• 25,000 wilderness acres
• 28,000 urban-area acres
• 13 and 6 cities and counties inside or overlapping with Scenic Area boundaries (Clark County is one)
• 50+ waterfalls
• 800 different species of wildflowers
• 47,000 gallons of spilled oil after an oil train derailed and exploded near the small Gorge town of Mosier, Ore., in 2016
• 50,000 acres burned by the Eagle Creek fire, sparked by a Vancouver boy with a firework in 2017
• 2 million annual visitors
• 75,000 permanent residents
(Sources: U.S. Forest Service, Friends of the Gorge, Natural Resources Defense Council)
“We hear from existing employers within our community boundaries that they cannot fill positions because of challenges finding housing in the Columbia River Gorge,” wrote Joan Silver, chair of the Wasco County Economic Development Commission.
In a surprise compromise reached just last week, the Gorge Commission voted unanimously to reject the cap of 1 percent or 20 acres in favor of 2 percent or 50 acres, whichever is less.
Mayor Mays of The Dalles still doubts that that’s enough for The Dalles in decades to come, but it’s better than the original proposal, he told a Gorge environmental news source called “Columbia Insight.”
“This is not what Friends of the Gorge wanted, and it’s not enough acreage for what The Dalles wanted either, but we’re willing to live with it,” Lang said. “It definitely is an improvement to help stop urban sprawl.”
Climate change v. economic vitality
The draft management plan update acknowledges climate change and calls for a new Climate Action Plan, but stops there.
“Climate change was not in the original plan,” Grimwade said. “It’s been talked about since the late ’80s but it didn’t really get any traction in local communities until five or six years ago.”
Now, he said, reality has raised the issue. “We’re witnessing more significant weather events that highlight the problem of climate change,” he said.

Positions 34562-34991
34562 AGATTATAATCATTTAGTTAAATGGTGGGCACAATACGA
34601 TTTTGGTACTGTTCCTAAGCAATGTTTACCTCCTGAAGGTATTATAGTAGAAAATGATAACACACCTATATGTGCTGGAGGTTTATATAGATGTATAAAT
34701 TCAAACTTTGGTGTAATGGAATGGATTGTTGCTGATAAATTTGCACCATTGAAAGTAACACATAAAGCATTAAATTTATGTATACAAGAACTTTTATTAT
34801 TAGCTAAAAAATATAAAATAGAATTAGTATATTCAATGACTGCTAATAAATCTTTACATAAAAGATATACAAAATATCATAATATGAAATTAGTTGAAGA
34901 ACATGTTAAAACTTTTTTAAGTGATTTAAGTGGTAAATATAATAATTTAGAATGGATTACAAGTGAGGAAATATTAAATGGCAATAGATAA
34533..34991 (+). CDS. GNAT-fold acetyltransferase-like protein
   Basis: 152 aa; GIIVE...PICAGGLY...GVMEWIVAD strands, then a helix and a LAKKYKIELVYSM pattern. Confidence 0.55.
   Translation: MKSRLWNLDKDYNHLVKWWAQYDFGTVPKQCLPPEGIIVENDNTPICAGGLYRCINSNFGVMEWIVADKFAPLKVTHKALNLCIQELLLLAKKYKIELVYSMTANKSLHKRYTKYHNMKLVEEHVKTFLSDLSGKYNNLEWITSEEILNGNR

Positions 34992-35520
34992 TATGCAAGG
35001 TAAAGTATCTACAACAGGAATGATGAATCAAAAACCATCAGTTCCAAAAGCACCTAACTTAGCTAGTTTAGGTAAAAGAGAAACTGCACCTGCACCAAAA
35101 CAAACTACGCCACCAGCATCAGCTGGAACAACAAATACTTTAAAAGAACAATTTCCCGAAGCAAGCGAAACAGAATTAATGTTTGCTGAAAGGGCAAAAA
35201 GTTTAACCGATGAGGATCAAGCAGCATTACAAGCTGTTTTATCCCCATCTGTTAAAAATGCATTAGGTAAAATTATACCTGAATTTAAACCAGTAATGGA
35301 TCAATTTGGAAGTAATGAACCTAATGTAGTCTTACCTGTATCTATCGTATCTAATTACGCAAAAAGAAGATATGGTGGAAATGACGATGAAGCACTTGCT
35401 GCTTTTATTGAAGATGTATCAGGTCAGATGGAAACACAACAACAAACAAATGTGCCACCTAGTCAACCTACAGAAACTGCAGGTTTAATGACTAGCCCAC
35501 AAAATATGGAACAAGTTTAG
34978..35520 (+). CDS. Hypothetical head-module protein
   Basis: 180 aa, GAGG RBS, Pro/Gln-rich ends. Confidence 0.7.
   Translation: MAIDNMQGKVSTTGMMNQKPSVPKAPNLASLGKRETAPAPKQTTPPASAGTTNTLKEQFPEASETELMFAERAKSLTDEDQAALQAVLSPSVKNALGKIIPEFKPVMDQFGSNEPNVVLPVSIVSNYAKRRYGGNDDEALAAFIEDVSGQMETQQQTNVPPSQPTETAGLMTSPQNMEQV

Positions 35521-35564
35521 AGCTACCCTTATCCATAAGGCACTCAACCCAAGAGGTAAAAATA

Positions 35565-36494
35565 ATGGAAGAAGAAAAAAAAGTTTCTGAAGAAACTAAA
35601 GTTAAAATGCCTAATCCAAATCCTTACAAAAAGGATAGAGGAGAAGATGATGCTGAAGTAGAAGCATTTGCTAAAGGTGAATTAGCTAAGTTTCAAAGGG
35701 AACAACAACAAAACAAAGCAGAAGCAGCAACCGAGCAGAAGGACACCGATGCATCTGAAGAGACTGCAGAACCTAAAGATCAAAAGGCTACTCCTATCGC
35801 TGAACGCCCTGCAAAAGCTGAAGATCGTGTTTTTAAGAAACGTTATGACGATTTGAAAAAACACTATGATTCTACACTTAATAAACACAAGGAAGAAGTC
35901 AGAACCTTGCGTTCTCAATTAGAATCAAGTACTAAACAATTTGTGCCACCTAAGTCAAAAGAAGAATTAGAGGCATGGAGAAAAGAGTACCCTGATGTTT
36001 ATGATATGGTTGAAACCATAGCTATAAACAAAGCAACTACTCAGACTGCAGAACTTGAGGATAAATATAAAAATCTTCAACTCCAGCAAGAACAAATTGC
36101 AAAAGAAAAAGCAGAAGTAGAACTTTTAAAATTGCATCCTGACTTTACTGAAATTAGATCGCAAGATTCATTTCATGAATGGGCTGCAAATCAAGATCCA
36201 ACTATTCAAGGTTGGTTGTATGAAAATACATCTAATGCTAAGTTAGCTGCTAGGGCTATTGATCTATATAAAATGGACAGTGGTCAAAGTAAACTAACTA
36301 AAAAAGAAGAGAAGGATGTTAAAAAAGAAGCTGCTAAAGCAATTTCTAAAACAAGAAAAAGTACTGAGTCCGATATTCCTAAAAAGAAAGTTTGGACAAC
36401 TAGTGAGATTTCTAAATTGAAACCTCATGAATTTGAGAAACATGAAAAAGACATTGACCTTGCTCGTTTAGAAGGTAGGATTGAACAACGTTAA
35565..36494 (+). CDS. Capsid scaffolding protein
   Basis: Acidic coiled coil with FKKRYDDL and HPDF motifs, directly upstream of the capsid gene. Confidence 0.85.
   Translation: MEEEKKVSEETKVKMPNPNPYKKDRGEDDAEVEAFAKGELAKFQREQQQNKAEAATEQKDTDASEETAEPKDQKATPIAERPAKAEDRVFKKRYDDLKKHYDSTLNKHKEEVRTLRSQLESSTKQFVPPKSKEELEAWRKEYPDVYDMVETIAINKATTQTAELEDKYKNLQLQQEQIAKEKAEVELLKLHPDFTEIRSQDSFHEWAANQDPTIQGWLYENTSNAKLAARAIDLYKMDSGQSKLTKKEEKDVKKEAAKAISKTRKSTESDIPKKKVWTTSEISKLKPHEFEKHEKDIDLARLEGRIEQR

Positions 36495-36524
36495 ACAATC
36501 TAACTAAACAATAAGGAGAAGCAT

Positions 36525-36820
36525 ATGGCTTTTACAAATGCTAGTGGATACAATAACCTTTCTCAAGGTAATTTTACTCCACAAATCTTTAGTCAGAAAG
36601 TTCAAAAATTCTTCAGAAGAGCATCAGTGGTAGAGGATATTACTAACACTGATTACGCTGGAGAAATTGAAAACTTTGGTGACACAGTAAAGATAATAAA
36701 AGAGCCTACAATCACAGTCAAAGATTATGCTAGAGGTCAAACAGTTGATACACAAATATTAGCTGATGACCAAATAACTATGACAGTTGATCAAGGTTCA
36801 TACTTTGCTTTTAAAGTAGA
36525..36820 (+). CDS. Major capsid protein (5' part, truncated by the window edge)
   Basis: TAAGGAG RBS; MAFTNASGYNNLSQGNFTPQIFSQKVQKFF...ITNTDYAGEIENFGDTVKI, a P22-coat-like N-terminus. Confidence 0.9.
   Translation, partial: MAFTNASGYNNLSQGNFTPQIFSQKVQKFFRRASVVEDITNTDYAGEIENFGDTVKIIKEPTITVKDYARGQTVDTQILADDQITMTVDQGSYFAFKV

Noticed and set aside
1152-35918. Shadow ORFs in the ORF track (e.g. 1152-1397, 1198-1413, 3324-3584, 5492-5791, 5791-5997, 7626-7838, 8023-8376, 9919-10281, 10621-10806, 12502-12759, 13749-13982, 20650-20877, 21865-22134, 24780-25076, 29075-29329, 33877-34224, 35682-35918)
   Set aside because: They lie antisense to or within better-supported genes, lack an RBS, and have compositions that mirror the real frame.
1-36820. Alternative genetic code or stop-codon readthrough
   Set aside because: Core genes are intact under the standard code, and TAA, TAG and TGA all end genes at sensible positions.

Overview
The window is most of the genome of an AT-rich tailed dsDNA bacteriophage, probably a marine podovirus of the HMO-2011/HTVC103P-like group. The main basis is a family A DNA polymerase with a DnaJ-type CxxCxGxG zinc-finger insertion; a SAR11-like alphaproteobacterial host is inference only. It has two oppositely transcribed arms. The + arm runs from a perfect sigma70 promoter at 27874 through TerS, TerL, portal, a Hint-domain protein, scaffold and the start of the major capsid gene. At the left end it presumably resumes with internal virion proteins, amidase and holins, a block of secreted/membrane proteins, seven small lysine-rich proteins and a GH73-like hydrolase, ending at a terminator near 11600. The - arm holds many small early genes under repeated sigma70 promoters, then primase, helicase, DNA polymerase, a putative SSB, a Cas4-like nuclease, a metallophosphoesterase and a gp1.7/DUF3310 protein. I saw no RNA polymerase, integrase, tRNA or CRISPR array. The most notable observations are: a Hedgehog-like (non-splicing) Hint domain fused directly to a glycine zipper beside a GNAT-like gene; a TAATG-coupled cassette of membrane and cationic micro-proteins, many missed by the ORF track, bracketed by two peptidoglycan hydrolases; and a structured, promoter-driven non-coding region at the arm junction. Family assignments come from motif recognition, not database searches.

Friends of the Gorge and its allies are calling for a one-year deadline to create the new Climate Action Plan — or the automatic imposition of new restrictions if that deadline is missed.
“We see this as a good start, but we want a specific time line” and a commitment to policy changes based on the best available science, Lang said.
Friends of the Gorge and its allies are urging a host of overlapping measures, including those larger buffers around wetlands and wildlife habitat; preventing or mitigating any conversion of forestland to residential or agricultural use; restricting new residential dwellings in forestlands; and limiting development and transportation of fossil fuels, including by pipelines, in the Gorge.
But fighting climate change seems in direct conflict with the equally broad Scenic Act principle of “economic vitality,” according to several Gorge jurisdictions. Hood River County is home to many tree farms; its community development department argued that “sustainable forest management” is a worthy goal, but treating forests simply as “carbon storage” is not.
Overall, the Gorge Commission “appears to be giving more credence to out-of-area urban users of the Gorge than to people that live and work in the Gorge,” wrote chairman Scott Hege of the Wasco County Board of County Commissioners.
Grimwade said he’s considering time lines and deadlines as well as other mechanisms for making sure the public can see progress happening.
“The key thing is transparency,” he said. “We’re just starting to build a foundation to look at climate change. There are so many technical issues. The commission has a lot of work to do.”
Asked about his own policy leanings, Grimwade said his primary value is building a common vision.
“I’m not extreme left, I’m not extreme right, I probably slide around the middle,” he said with a chuckle. “There are people who’d like to see utopia tomorrow morning, but I don’t know that I can deliver that.” Grimwade said he always tries for a “triple bottom line” of sustainability for any project he undertakes: environmental, economic and social.
“The thing that ultimately connects everyone is the (Gorge) landscape itself,” he said. “People live there because they appreciate its natural beauty and uniqueness. People like to play there for the same reason.
“If it’s damaged or lost, everyone suffers. We need to find a common vision so we can hand over this unique place to the next generation in good condition.”